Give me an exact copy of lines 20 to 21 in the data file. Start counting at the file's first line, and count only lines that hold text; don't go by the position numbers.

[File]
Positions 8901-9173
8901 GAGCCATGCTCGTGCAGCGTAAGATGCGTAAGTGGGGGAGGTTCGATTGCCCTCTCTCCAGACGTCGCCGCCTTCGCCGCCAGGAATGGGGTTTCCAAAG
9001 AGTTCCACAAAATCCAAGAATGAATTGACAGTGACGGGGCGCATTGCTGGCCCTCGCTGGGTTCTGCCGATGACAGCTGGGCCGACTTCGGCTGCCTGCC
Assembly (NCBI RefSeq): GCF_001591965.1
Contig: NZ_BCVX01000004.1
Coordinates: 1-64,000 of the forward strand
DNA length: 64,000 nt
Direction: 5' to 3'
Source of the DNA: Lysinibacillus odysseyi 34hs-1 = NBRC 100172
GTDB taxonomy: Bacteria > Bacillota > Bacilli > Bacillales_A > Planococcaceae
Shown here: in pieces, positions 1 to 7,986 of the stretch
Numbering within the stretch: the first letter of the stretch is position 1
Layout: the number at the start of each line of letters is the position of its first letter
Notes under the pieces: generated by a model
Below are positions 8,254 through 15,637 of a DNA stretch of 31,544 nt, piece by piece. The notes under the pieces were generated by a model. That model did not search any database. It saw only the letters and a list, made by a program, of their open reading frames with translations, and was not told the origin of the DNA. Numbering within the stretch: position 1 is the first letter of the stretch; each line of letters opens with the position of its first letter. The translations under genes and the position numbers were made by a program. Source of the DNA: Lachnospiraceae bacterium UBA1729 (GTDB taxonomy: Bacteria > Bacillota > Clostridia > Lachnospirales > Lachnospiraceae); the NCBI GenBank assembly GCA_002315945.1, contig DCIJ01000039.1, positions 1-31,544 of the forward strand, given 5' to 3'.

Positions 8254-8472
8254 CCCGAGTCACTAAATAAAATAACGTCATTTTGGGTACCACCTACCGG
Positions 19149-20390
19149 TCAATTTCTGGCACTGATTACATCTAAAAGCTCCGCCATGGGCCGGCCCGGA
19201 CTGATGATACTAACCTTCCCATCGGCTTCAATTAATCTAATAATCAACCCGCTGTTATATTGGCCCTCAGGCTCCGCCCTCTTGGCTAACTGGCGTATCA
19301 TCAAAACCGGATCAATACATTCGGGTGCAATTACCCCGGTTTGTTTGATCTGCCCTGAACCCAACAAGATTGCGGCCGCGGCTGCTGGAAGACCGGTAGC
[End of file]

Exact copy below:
19201 CTGATGATACTAACCTTCCCATCGGCTTCAATTAATCTAATAATCAACCCGCTGTTATATTGGCCCTCAGGCTCCGCCCTCTTGGCTAACTGGCGTATCA
19301 TCAAAACCGGATCAATACATTCGGGTGCAATTACCCCGGTTTGTTTGATCTGCCCTGAACCCAACAAGATTGCGGCCGCGGCTGCTGGAAGACCGGTAGC